The Italians and Maria Theresa

In one of the great number of stories about this coin, the Italians introduced a "tallero" with .8139 ounce of silver into their new colony of Eritrea in 1890 in direct competition with the .752 oz Maria Theresa. The latter held her ground hands down. In 1918 they introduced another tallero, this one at .7535 and sporting an image imitating Maria, did equally poorly. Ethiopia's .7537 oz Bir did equally poorly. The Ethiopians were just used to the Maria Therese and would only accept it--or they would accept the others at a significant discount to the Maria Theresa value.

Between 1935 and 1937 the Italians minted no less than 18 million Maria Theresa to finance their invasion of Ethiopia and subsequent Italian East Africa (AOI) Colony. Maria was the only coin accepted. Between November 28, 1934 and August 15, 1935 the official exchange rate dropped from 4.75 lire per thaler to 9 per thaler. By October it was 12.5 lire per thaler.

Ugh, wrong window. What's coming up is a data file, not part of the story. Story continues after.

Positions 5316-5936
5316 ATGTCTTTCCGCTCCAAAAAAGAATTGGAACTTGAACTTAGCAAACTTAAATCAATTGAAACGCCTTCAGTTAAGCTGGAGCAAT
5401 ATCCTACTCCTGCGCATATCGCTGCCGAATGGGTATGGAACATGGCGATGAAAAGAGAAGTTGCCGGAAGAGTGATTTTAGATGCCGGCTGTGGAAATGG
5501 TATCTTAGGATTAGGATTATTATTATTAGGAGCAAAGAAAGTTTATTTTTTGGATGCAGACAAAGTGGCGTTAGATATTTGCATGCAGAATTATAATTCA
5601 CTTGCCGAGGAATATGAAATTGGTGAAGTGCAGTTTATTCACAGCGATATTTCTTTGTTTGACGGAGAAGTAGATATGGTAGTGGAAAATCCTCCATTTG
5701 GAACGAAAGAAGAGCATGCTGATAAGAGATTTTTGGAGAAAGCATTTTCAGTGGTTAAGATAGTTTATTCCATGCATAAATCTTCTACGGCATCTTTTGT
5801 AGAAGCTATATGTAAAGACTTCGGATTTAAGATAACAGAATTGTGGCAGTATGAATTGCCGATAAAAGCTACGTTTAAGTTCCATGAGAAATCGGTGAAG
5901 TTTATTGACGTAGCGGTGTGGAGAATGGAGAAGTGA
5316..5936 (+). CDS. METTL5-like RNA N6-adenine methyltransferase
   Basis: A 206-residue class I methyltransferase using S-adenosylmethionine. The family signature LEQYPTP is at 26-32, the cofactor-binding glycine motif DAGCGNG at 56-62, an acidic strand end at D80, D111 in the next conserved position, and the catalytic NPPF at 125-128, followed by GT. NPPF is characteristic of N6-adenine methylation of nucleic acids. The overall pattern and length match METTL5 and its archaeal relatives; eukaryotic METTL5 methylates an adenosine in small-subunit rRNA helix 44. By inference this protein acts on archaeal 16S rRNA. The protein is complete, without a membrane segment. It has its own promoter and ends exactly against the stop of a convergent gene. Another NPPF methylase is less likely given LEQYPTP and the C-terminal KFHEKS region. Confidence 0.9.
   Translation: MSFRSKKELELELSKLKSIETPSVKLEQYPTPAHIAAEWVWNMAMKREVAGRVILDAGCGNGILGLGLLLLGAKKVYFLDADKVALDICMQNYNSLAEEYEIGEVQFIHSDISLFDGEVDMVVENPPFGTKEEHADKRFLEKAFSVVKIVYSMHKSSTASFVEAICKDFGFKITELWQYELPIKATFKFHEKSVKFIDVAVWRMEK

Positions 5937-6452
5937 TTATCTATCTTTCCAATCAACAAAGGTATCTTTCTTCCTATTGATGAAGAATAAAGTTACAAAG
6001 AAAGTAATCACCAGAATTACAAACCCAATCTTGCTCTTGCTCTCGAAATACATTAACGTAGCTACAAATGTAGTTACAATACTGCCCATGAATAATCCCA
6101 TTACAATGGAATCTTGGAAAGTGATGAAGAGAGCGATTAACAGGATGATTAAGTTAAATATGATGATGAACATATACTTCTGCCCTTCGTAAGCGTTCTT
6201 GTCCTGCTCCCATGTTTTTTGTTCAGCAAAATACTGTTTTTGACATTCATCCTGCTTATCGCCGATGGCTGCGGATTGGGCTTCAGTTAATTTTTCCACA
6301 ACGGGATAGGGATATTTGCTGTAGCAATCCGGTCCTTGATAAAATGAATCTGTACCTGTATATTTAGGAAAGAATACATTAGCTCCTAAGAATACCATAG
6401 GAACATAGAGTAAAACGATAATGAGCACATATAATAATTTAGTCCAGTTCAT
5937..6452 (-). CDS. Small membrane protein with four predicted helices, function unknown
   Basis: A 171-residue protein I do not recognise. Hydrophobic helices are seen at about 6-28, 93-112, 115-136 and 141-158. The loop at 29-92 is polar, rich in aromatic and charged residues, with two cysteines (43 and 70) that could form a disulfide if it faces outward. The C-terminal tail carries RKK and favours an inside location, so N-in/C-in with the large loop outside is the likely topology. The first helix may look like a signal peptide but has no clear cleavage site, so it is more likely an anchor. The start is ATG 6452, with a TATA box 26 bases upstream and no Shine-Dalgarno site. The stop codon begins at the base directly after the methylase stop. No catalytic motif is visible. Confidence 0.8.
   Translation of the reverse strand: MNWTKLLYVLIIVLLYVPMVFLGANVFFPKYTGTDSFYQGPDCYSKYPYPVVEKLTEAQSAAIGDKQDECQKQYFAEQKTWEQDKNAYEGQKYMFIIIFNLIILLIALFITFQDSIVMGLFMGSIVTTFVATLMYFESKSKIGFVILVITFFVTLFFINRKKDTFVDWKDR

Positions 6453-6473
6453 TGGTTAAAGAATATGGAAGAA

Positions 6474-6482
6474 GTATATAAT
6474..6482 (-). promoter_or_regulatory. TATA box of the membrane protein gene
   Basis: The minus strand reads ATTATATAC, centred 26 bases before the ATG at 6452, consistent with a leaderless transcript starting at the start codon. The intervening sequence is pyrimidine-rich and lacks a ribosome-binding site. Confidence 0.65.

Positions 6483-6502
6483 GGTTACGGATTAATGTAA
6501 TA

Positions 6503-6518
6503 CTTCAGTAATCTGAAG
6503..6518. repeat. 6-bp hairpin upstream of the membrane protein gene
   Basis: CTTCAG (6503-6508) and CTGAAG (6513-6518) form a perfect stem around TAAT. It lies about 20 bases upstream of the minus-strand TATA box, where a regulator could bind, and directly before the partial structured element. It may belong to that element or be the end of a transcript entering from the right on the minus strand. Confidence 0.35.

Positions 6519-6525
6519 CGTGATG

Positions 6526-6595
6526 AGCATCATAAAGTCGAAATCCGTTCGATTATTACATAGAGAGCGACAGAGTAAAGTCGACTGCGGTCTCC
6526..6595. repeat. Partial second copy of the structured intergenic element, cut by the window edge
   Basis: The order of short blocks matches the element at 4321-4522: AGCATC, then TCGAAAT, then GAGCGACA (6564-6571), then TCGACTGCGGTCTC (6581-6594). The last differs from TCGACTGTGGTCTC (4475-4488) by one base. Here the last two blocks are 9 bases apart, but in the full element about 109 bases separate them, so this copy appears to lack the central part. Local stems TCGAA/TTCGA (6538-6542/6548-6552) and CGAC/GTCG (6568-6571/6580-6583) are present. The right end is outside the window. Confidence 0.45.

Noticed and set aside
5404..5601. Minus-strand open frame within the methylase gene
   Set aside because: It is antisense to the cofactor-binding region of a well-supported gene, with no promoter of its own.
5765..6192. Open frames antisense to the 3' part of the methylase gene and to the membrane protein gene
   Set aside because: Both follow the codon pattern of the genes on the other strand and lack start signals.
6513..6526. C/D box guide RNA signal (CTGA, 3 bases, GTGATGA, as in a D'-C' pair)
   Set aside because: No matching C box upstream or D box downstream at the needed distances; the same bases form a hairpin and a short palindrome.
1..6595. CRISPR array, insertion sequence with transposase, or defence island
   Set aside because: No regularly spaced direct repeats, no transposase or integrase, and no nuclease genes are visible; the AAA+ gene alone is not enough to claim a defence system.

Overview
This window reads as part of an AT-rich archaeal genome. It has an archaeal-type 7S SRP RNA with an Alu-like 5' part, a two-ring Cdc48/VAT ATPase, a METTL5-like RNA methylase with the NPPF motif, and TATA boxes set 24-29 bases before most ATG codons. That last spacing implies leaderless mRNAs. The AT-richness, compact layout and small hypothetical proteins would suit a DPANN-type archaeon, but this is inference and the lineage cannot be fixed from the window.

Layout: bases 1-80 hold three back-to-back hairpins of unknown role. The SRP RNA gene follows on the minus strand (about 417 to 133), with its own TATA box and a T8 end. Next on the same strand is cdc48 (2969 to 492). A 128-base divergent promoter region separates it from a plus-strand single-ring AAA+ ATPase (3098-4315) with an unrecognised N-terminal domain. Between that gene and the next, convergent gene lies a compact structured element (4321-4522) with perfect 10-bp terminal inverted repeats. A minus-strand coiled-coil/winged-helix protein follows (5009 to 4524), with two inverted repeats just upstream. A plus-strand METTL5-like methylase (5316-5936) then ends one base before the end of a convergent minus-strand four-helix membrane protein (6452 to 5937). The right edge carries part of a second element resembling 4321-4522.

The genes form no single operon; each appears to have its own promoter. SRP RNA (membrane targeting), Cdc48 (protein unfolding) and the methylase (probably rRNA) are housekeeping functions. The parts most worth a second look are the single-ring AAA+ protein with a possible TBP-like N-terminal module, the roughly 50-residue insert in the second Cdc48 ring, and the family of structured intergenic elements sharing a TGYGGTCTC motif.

After their occupation of Ethiopia, the Italians declared the Lira the official coin of the new colony and would give out five for each thaler (the 5 lire coin weighed 1/5 of the thaler!). They would not give thalers for lire. They wanted to eradicate the Maria Theresa and establish the lira as the only currency.

By February, 1937, the official rate was back up to 10.50; it rose again June 11 to 13.50. The black market value ranged about 5 lire over the official rate. In reality, the thaler was in demand and the lira was not. By 1940 as the Italians were about to be ousted by England the rate was around 30 lire to the thaler.

This is just one of the many, many incidents in the life of the great lady of Austria on one of the most successful coins ever made.